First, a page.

As more dealers think of ways to adjust to today’s margin-compressed environment, cutting costs becomes a primary topic of conversation, if not decisions.
It’s a good exercise. It points your attention to how you’re spending money. It prompts you to examine whether these investments deliver the return on investment (ROI) they should.
But I caution dealers that this review ought to a bit more all-encompassing and thorough. It should go beyond the checks you sign every month. It should look closely at the way you do things, and whether your people and processes, wittingly or not, create and contribute to opportunity costs that hurt your business.
You can Google a lot of definitions for “opportunity costs.” I like to think of them this way: They amount to the benefit, profit or value that you give up when you choose to make decisions, or complete tasks, in a certain way, one that may be less efficient than an alternative.
When dealers tell me they’re cutting expenses to help boost dealership profitability, I’ll suggest they take examine three areas of opportunity costs that are often ripe for reduction:
1. Pricing Vehicles: vAuto recently took a close look at how dealers price their new and used vehicles. It was a snapshot view that captured a week’s worth of price changes (increases and decreases) across new and used vehicle inventories. The analysis isn’t scientific, but it’s telling. The following take-aways suggest that dealers could reduce opportunity costs by reconsidering how they price vehicles.
Price adjustment frequency: For the most part, the data show dealers are reviewing and repricing used vehicle inventory at least three times a week. I found it curious that the vast majority of dealers did not make any new vehicle price changes in the mid-month week we examined.
Price adjustment direction: For most dealers, the overwhelming majority of pricing decisions resulted in reductions. On one hand, this take-away isn’t surprising, particularly given that dealers’ pricing primarily pertained to used vehicles in the analysis. But we noticed a notable number of dealers who struck more of balance; their price adjustments included increases and decreases (in both new and used vehicles). It’s hard to draw a firm conclusion, but I suspect the data indicate that dealers may be reflexively reducing prices, and not identifying the vehicles, and market conditions, that merit price increases.
Price adjustment size: If there’s a headline from the analysis, it might be “Dealers Who Price Their Vehicles More Frequently Make Smaller Adjustments.” The data showed a clear pattern among dealers who reviewed and adjusted vehicle prices more frequently—on the whole, their price adjustments were more incremental, and the impact on gross profits less profound. I couldn’t help but think that dealers who only touched their prices once or twice a week, and cut six-figure sums from their gross profits, might see better results if they priced in a more market-efficient, and proactive manner.
2. Sourcing Vehicles: There’s a dichotomy at many dealerships between their new and used vehicle departments. In new vehicles, I think you could make the case that dealers and managers would have a better mix of market-desirable vehicles if they put more insight and time into their factory ordering decisions. vAuto’s Brian Finkelmeyer, who helps dealers improve their new vehicle performance, says it’s not uncommon for factory orders to occur in a hurried, last-minute rush to meet the factory’s deadline.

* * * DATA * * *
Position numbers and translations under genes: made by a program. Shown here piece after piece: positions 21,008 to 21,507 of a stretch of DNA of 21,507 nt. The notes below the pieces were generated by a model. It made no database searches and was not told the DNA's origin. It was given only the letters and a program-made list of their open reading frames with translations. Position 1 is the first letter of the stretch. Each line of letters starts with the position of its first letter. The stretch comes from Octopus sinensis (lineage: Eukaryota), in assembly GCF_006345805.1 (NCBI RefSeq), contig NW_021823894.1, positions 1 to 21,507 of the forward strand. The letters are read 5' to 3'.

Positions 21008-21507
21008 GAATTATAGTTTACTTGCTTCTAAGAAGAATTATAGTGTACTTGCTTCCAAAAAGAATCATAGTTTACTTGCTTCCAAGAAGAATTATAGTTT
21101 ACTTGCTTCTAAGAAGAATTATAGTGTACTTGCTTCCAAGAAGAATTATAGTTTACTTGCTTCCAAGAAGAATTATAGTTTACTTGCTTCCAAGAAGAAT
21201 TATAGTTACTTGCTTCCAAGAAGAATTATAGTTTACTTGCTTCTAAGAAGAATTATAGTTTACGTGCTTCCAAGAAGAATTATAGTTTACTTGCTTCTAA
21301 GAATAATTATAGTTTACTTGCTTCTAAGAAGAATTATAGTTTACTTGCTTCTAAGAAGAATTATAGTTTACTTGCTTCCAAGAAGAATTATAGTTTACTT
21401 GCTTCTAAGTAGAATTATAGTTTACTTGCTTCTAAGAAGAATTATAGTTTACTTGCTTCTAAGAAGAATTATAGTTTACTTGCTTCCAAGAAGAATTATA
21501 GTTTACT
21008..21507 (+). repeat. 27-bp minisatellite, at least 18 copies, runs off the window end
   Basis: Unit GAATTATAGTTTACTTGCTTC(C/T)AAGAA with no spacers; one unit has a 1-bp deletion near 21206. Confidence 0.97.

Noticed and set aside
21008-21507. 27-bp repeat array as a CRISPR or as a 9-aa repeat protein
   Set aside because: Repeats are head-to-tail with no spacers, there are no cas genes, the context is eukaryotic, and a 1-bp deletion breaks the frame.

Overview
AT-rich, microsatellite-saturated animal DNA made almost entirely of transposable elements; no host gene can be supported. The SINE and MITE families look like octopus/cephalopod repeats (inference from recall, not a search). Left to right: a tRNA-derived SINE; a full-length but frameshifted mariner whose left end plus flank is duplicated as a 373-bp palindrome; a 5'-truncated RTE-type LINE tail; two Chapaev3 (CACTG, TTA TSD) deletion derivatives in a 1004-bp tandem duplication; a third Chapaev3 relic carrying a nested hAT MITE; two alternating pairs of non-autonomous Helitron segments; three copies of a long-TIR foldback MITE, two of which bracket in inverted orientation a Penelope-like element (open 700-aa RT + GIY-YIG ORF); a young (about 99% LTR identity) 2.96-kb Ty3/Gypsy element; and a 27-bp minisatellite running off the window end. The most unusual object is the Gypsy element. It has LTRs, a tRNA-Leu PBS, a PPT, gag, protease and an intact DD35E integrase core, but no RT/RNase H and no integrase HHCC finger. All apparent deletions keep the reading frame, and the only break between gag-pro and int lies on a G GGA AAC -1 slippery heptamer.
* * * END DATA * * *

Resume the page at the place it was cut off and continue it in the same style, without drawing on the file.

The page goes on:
“The opportunity cost comes when the scramble results in ordering copies of cars that you’ve had in inventory for the past four months,” he says.
In used vehicles, we’re seeing a shift toward making inventory sourcing less time-intensive. With today’s technology and tools, dealers and managers aren’t spending as much time researching and traveling the country, for three to four days a week, to acquire inventory. The shift helps them address the opportunity costs that come when key players are off looking for cars, and unavailable to do things like close deals, manage teams and move vehicles more efficiently through reconditioning.
3. Merchandising Inventory: I was a dealer back in the days when the Internet first arrived. It was a pretty clunky and time-consuming process to get vehicles, descriptions and photos online. At the time, I understood that time was money. The longer it took me to get my cars online, the less opportunity I had to sell them while they were fresh. That’s why I missed a lot of bedtime stories with my kids. I was still at the dealership, writing descriptions and uploading files.
We’ve come a long way since then. But even so, it’s still far too common for five, seven or even 10 days to pass before many dealers get their new and used vehicles properly merchandised and posted online.
The best I can tell, these delays are all due to process inefficiencies. Perhaps the inefficiency relates to your service department, or your detailing team, or perhaps the outside vendors who work with you on their schedules. Whatever the case, there’s room, I believe, for most dealers to minimize the opportunity costs associated with less-than-optimal (and time-urgent) merchandising.
I’ve shared these three areas of opportunity costs because I believe they represent some of the lower-hanging fruit that dealers can harvest to mitigate margin compression and improve their operational efficiency and profitability.
I also hope this post serves a broader purpose—to help dealers and their teams recognize that minimizing opportunity costs will ultimately provide more long-term benefit to your operation than simply cutting your monthly expenses.